A self-confessed killer and his wife were convicted on Wednesday in one of the worst serial murder cases in recent French history.
A court found Michel Fourniret, 66, guilty of killing and raping or attempting to rape seven young women and girls. In a particularly severe sentence for a French court, he was given a life sentence and cannot be considered for parole for 30 years.
His wife, Monique Olivier, 59, was convicted of acting as an accomplice for five of the murders. She must serve at least 28 years of her prison term, the court said.
The verdict closes a two-month trial that riveted France and neighboring Belgium, where one of the victims was killed.
The young women aged 12 to 21 were either strangled, shot or stabbed with a screwdriver between 1987 and 2001 to feed what prosecutors called Fourniret's obsession for virgins.
Fourniret, who had admitted to his crimes and said he would not appeal, operated mostly in the heavily wooded Ardennes region of northern France and in Belgium.
Prosecutors contended that Olivier helped Fourniret track down virgins to feed his morbid fantasies. She was accused of helping him to select his victims, capture them and hide their bodies.
The lead prosecutor called Olivier "a witch," while Fourniret's court-appointed defense lawyer described him as "indefensible." Fourniret refused counsel and remained silent through most of the proceedings.
The emotionally-charged trial also raised serious questions over the functioning of France's judicial system.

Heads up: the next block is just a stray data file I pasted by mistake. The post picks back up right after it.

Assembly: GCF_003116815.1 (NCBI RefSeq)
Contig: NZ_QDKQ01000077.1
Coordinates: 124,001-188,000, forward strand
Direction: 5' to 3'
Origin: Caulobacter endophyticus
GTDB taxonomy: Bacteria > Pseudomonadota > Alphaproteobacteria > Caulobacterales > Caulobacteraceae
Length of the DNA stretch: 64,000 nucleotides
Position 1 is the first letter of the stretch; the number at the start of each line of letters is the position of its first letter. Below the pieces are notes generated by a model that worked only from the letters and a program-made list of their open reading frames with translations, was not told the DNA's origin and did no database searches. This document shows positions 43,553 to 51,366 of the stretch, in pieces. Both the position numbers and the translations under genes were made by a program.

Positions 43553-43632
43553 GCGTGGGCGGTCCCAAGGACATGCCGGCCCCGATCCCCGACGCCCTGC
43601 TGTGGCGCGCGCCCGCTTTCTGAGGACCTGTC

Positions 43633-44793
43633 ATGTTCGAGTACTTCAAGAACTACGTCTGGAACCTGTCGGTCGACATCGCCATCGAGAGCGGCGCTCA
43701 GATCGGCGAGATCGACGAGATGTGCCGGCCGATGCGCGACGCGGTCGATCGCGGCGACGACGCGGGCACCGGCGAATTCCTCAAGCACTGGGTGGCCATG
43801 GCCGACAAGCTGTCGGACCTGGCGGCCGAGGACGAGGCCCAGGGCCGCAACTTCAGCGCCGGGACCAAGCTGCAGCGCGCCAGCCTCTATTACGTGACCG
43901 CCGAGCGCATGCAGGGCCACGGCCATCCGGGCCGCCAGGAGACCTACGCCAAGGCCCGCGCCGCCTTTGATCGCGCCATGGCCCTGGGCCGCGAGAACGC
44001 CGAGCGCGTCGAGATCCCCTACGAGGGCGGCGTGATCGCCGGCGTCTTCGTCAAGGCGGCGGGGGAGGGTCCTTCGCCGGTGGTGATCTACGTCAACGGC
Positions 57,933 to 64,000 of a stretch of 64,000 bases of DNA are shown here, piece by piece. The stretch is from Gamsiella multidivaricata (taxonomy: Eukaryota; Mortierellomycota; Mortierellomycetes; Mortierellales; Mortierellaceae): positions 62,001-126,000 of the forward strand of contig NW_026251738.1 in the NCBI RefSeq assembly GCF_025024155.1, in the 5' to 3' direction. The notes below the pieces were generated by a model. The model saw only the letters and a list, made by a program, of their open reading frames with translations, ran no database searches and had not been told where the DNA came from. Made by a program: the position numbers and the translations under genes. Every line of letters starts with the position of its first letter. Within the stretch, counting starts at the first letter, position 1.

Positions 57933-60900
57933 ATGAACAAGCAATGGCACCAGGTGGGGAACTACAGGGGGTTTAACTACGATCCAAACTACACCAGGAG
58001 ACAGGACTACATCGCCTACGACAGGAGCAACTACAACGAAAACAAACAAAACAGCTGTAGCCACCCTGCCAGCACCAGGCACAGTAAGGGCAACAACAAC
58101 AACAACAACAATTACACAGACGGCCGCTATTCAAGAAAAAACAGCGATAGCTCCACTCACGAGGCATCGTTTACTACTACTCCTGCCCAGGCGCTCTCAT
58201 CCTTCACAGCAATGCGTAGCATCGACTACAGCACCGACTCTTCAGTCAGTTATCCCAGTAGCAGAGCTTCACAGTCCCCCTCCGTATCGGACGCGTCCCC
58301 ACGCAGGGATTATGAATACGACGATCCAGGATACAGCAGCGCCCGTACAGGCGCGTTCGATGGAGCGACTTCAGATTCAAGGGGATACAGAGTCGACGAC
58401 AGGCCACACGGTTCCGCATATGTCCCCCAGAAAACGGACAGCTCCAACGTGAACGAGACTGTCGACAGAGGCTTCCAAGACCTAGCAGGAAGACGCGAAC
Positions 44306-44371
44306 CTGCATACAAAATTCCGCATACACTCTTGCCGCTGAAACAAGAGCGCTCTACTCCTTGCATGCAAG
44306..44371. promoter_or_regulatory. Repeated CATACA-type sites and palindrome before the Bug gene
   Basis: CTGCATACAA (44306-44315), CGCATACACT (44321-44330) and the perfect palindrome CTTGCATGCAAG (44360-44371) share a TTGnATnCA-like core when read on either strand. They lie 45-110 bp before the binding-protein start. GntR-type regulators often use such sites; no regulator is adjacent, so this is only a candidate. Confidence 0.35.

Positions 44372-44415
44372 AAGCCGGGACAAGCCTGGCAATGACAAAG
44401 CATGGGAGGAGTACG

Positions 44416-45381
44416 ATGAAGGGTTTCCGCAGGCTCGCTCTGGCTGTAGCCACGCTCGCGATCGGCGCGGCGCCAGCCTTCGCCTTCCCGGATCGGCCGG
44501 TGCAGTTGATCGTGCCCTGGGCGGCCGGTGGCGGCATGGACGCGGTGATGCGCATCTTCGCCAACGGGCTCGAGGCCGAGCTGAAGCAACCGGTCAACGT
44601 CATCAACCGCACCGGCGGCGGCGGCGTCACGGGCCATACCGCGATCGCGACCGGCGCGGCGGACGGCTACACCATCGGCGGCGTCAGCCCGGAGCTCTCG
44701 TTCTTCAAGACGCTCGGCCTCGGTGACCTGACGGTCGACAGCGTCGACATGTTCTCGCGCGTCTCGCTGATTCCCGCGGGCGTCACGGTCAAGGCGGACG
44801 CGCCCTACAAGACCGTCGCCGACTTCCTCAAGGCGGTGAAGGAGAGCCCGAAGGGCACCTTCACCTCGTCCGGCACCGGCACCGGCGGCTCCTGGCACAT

The couple, linked by what prosecutors called a "criminal pact," became acquainted after Fourniret placed an advertisement for someone to write to while serving a prison sentence for sex crimes in the 1980s. He has a long history of rape.
A series of mishaps and lost opportunities to catch the criminals included the failure to launch an inquiry into the disappearance of the couple's first victim in 1987, Isabelle Laville, despite the police lodging a kidnap report.
At the time, Fourniret, who had just been released from prison and was technically on probation, was living just a few kilometers away from the place Laville disappeared.
"There was a lost opportunity to identify the Fournirets," said Alain Behr, a lawyer for Laville's family.
The system also failed to revoke a decision to discharge Fourniret following appearances for numerous offenses in the 1990s, allowing the couple to continue carrying out their crimes over 16 years.
Psychologists who examined the couple have said they were not insane and were slightly above average in intelligence. The specialists concluded that the self-obsessed, authoritative Fourniret took a sadistic pleasure in rape and murder.
Belgian police detained Fourniret in June 2003 after his bungled kidnapping of a 13-year-old girl. The girl gave authorities his license plate number after she managed to unbind her hands and escape from the back of Fourniret's van.
Belgium extradited wife Olivier to France in 2005, and Fourniret in 2006. Judicial officials in both countries decided the case should be tried in France because six of the victims were French citizens.
Investigators suspect Fourniret, who has been dubbed the "Ogre of the Ardennes", may also have been involved in several other murders.